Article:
I think I must’ve only talked to Iain McKenzie a few times since his election in 2011. Back then, I wasn’t very political. I still bought into the apathetic “voting doesn’t make any difference anyway” myth, after seeing New Labour destroying civil liberties under Tony Blair and then wrecking the economy under Gordon Brown, with the only alternative being either the Tories, or the Lib Dems. We all know how that turned out. But the referendum – a referendum which, it must never be forgotten, New Labour, the NeoLibDems, and the Tories all tried to stop from taking place at all – changed all that. I started reading up, researching, enquiring.
So, six months following the referendum Mr McKenzie, as well as dozens more New Labour candidates, have sent leaflets like this through the doors of thousands of homes in Scotland. They’re all extremely similar to each other, with a few localised bits and pieces. Six months after the referendum, I’m confident that I don’t think I’ll be going back into the cave. I’ll be looking at the shadows on Mr McKenzie’s leaflet, and telling you what is really casting them.
Mr McKenzie could’ve done with a proofreader: a comma or hyphen in “for the many not the few” would’ve broken the sentence up better. Maybe take that comma in “Vote for Scottish Labour’s, Iain McKenzie” out. I can forgive errors like this – pobody’s nerfect, after all – but it’s a bit different when you’re delivering leaflets funded by the taxpayer. According to a letter in the 10th of April edition of the Greenock Telegraph:
ALONG with I assume all constituents, I recently received a letter on House of Commons paper and in a House of Commons marked envelope from Iain McKenzie.
The letter detailed a constituency surgery which is fair enough, but the envelope also contained a leaflet which, although not stating vote Labour, was nothing short of a re-election leaflet detailing the then-MP’s campaigns against the UK government.
I emailed his office asking who had paid for the correspondence, the taxpayer or the Labour Party, his reply… my expenses… i.e. the taxpayer money.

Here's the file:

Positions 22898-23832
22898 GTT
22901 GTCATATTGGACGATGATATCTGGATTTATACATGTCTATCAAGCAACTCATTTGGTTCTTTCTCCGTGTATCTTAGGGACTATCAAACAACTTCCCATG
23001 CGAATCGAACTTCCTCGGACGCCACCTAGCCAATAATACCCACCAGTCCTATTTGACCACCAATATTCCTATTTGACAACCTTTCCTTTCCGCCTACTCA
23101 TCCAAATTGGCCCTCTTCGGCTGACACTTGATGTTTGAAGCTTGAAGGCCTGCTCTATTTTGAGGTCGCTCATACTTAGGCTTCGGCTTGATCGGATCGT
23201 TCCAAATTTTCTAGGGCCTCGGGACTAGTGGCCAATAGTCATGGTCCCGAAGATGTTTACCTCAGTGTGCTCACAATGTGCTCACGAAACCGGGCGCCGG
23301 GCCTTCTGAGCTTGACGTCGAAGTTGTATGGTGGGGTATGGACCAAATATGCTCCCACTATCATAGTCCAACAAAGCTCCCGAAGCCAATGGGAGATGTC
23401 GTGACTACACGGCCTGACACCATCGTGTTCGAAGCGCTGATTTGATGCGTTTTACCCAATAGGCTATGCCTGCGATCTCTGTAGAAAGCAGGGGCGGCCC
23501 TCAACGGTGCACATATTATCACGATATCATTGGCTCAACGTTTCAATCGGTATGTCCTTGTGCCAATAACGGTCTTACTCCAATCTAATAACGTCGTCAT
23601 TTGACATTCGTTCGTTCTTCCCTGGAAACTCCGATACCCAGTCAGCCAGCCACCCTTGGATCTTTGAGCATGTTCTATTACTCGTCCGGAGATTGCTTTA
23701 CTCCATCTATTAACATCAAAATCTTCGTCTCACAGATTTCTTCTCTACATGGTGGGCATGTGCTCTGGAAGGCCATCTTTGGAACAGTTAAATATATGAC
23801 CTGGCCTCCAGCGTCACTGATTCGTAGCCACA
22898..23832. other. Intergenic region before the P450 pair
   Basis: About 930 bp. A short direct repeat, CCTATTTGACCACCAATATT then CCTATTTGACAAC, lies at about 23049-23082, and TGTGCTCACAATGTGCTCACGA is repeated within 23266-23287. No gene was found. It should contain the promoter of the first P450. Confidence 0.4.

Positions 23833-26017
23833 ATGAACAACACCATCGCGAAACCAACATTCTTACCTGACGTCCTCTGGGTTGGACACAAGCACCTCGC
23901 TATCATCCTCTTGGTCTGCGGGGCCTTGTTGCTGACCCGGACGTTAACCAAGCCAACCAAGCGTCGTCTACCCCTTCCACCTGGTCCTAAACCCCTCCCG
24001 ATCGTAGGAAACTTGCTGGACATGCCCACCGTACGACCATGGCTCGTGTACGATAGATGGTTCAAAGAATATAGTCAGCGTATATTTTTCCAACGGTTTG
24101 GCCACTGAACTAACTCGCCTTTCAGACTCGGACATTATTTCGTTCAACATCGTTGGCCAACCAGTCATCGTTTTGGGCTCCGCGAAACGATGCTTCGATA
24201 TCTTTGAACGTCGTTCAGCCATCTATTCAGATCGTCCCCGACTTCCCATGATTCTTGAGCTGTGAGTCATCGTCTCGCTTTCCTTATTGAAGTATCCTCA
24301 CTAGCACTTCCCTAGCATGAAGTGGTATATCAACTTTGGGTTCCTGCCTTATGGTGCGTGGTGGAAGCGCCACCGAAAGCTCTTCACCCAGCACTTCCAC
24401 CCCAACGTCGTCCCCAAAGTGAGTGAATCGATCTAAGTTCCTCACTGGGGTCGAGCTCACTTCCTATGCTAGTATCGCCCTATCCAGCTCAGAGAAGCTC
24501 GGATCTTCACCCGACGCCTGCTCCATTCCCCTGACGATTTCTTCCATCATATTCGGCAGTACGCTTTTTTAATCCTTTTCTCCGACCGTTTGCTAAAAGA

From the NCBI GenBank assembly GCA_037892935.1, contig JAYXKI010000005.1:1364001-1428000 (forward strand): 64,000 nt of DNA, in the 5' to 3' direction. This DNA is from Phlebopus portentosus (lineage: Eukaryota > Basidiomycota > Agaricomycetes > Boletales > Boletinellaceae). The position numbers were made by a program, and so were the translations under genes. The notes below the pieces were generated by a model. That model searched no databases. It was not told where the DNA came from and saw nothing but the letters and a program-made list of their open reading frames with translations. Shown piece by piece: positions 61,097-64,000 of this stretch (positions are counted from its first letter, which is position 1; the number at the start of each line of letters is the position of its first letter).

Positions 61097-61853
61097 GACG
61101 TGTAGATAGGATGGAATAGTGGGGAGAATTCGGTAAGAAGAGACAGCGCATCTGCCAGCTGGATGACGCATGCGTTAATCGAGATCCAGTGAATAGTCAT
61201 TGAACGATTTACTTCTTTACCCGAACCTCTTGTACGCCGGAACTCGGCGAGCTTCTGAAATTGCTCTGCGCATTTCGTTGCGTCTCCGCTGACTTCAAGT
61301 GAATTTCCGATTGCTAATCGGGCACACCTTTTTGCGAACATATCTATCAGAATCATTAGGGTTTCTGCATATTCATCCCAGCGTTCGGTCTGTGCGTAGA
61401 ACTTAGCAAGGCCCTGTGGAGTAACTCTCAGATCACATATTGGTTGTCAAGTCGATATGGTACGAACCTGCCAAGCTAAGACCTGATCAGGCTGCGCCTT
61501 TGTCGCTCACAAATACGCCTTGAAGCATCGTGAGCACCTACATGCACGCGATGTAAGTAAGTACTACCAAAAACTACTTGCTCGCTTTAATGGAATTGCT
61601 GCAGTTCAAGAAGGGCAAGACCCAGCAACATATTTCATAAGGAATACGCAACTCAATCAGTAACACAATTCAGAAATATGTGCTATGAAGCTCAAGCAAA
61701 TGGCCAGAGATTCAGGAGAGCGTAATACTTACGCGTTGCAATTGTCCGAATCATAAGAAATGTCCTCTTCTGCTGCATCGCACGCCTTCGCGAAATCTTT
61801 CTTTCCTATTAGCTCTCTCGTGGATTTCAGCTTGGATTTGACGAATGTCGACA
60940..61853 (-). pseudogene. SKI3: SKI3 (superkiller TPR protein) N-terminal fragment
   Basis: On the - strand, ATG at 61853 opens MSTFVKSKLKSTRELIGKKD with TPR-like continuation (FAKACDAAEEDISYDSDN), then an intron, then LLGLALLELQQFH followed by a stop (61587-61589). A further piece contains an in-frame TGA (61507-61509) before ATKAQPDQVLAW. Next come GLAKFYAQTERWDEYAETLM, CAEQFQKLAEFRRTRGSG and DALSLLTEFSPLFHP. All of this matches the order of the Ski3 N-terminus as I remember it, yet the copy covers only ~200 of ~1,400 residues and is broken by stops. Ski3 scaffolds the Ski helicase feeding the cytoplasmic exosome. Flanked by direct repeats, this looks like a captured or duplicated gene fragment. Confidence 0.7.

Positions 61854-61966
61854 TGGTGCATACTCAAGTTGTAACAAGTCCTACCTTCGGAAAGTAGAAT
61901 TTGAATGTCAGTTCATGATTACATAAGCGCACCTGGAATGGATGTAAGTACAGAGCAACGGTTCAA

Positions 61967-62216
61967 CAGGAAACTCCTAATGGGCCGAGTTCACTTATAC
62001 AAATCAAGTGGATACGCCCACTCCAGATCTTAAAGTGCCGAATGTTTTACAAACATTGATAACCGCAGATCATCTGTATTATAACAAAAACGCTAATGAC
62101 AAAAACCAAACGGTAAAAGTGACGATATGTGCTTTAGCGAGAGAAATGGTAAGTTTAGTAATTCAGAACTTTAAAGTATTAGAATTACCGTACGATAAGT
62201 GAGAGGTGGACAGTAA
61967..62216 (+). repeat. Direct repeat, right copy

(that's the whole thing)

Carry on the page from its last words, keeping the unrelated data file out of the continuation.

Inverclyde is a large constituency and the cost of the leaflet and postage must be considerable.
Name & Address supplied
To be clear, this leaflet is – as far as I’m aware – not funded by Mr McKenzie’s expenses. I just hope he had a proofreader for the leaflet which was. If you’re producing your own material using the party’s funds, campaign funds, or your own pocket, I can cut you some slack on pedantic stuff like this. But if the taxpayer’s footing the bill?
(X) This powerhouse Scottish Parliament could have been even more powerful if New Labour did not block several proposals for what became the Smith Commission – or if Ed Miliband hadn’t backtracked on the powers that were promised.
(X) By 2020, inflation & growth will mean that this won’t be an increase in real terms.
(X) This jobs guarantee is little better than workfare.
(X) If prices can move in any direction, then it isn’t a freeze, it’s a cap.
(X) You can use the mansion tax to fund whatever you like, but – as New Labour have been saying throughout the referendum – health is almost entirely controlled by the Scottish government. That extends to the employment and recruiting of staff. The only way New Labour could deliver 1,000 more nurses in Scotland is if New Labour were elected in 2016, not 2015.
Given that SNP MPs scare the wits out of the Tories to the point where government ministers openly prefer New Labour to win in Scotland, it’s clear they fear the leverage the SNP would have with a New Labour minority government far more than another Feeble Fifty. Besides, it’s all a moot point: New Labour say they’ll vote to defeat an attempted Tory government, so do the SNP.